It is the authors belief that the physician community and industry must work together to seek a balanced approach and resist any one-size-fits-all conflicts-of-interest solution. Otherwise the beneficial collaborations that advance technology may be threatened.

Understanding the AdvaMed code

It is because these critical relationships are too often misunderstood that the Advanced Medical Technology Association (AdvaMed), the largest American medical technology association representing medical device and diagnostics companies, strongly encourages both industry and physicians to commit to openness and high ethical standards in the conduct of their business interactions.

Based in Washington DC, AdvaMed was formed from the merger of several associations in 1974, when it was known as the Health Industry Manufacturers Association.2 For more than 35 years the association has provided its members with resources, guidance and networking opportunities, while serving as an advocate for both the industry and patients. AdvaMed works with policy makers and various government agencies, including the US Food and Drug Administration and the Centers for Medicare and Medicaid Services, to ensure public policies support continued patient access and innovation of advanced life-changing medical technologies.

In 1993, AdvaMed developed a Code of Ethics, meant to help guide ethical interactions between the association's member companies and physicians. The AdvaMed Code has been revised over the years, most recently in July of 2009, to deal with new issues and to provide guidance tailored to the unique collaborations in device development. Although the revised AdvaMed Code of Ethics on interactions with healthcare professionals, is directed at medical technology companies, physicians also stand to benefit from the enhanced transparency of properly documented principled relationships described in the AdvaMed Code. By adhering to the AdvaMed Code, manufacturers are supporting physicians' obligation to ensure each patient is provided with the highest level of care, by receiving the treatment option most beneficial to their individual needs.

The AdvaMed Code clarifies and distinguishes appropriate and inappropriate activity between healthcare professionals and manufacturers of medical devices. As the new code is implemented, one may find that medical technology companies and their representatives no longer engage in activities that you may have believed were customary.

The 2009 changes to AdvaMed's revised Code expands into important new areas, including:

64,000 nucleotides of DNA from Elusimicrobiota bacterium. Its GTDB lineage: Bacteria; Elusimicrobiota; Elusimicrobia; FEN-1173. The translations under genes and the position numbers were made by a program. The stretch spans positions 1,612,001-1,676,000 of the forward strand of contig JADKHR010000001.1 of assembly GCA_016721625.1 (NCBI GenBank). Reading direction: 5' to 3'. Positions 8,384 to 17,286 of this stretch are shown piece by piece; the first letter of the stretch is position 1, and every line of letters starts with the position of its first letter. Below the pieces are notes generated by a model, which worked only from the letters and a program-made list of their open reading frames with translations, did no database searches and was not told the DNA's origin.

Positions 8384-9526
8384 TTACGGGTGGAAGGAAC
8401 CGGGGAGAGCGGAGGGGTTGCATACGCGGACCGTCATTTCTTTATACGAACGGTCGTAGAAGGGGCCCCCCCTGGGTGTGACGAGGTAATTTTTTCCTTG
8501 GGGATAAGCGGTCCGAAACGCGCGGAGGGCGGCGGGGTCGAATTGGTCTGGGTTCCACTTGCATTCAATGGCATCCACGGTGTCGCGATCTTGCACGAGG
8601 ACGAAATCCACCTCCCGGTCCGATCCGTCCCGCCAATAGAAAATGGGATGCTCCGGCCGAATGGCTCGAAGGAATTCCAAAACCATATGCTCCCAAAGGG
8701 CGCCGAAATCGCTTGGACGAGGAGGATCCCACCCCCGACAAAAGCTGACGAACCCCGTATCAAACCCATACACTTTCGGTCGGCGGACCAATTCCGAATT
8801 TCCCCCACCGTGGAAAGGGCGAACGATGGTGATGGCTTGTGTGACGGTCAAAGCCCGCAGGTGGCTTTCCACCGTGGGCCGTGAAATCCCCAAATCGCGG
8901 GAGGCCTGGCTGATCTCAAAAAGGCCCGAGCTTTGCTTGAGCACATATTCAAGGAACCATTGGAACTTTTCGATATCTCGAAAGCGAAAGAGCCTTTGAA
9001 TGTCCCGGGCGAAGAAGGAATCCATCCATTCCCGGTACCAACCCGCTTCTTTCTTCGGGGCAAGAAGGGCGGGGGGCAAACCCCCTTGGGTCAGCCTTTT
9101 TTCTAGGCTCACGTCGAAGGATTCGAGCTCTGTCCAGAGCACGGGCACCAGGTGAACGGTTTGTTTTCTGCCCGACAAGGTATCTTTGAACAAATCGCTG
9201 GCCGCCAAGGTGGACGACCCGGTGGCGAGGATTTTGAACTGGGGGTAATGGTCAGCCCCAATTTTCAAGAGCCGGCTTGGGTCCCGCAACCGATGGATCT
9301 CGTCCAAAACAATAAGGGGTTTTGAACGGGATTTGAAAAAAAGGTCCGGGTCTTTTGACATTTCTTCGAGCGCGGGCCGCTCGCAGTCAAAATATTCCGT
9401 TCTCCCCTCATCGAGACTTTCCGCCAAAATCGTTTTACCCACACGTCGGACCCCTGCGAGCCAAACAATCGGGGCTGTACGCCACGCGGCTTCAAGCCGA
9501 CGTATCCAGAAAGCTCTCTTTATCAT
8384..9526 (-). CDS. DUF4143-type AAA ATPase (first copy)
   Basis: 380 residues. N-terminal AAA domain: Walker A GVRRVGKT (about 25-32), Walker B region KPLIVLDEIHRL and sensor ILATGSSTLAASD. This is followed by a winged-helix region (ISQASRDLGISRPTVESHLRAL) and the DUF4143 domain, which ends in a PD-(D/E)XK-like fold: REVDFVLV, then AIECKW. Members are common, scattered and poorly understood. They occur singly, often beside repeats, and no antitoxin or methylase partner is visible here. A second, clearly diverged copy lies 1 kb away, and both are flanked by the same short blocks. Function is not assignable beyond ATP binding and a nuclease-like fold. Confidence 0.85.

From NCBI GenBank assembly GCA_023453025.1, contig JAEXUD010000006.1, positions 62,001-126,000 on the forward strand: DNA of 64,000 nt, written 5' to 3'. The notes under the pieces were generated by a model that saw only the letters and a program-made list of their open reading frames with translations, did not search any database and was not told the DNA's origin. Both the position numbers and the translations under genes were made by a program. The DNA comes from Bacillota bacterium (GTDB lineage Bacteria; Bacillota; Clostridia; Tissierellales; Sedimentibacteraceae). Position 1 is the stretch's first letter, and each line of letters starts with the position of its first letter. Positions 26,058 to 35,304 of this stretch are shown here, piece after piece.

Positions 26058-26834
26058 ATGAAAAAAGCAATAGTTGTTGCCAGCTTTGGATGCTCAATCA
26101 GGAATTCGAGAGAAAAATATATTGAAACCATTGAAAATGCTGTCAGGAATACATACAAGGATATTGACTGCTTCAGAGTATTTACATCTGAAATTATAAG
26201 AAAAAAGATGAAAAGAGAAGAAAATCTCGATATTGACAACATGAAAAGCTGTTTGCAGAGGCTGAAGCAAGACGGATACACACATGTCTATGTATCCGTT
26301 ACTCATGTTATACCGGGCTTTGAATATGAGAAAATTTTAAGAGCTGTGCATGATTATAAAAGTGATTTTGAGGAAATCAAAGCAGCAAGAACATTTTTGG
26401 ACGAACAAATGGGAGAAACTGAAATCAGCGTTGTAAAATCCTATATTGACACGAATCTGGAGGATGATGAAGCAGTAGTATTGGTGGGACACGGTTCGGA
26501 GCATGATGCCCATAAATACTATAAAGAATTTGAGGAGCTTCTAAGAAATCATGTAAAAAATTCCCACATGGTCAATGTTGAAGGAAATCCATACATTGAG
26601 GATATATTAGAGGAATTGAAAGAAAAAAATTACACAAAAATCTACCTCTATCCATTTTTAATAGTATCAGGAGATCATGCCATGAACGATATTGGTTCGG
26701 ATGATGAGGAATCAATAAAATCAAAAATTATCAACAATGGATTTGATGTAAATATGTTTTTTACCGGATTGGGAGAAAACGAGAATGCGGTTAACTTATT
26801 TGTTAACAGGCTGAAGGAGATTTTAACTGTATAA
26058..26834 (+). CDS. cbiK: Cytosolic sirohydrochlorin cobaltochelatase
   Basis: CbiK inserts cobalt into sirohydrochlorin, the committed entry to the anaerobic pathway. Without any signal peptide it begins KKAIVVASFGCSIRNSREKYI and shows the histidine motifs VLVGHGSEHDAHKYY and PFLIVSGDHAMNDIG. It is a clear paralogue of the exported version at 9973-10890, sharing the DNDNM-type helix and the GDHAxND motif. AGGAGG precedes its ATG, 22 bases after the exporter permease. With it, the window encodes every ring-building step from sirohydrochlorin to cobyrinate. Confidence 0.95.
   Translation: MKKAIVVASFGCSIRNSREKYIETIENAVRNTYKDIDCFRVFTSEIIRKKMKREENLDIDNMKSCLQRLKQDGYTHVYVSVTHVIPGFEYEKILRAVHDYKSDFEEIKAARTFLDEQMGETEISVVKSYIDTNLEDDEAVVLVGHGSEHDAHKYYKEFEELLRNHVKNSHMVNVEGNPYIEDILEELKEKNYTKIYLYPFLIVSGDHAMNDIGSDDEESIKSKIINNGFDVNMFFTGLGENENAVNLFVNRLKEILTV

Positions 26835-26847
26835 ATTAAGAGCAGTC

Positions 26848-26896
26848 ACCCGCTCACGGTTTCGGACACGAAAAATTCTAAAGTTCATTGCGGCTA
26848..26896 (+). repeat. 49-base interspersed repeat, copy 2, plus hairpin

• Guidelines that allow for companies to enter into royalty arrangements with healthcare professionals (HCPs) in exchange for substantial contributions that improve medical technologies.

  • A new section dealing with evaluation and demonstration products that sets forth appropriate parameters under which companies may provide no-charge products intended to educate both HCPs and patients receiving newer or improved medical technologies.

  • An explicit prohibition on providing entertainment or recreation to HCPs. The changes also prohibit gifts of any type—including all non-educational branded promotional items—regardless of value.

  • An expanded section dealing with the provision of objective reimbursement, coverage and health economics information provided to HCPs in order to improve patient access to medical technologies.

  • A new code compliance section under which a list of companies that certify their adoption of the code is available for public review on AdvaMed's website.3

Training and education

Additionally, AdvaMed has revised code sections to provide greater clarity and rigor in areas such as company-conducted training and education for physicians.

Because of the way in which medical device technologies are used, industry has a responsibility to make available to physicians, education and training on the safe and effective use of their products. The FDA mandates training and education to facilitate the safe and effective use of certain medical technologies.

According to the AdvaMed Code, educational programs for HCPs should be conducted in clinical or educational settings that are conducive to exchange of information. “Hands-on” training should be held at facilities suitable for the type of training to be conducted, and instructors should be qualified and have the technical expertise to conduct the training. To appropriately facilitate exchange of information and product training some companies may have on their campus state-of-the art cadaver laboratories or other specialized training and education facilities to ensure the proper handling and use of these products.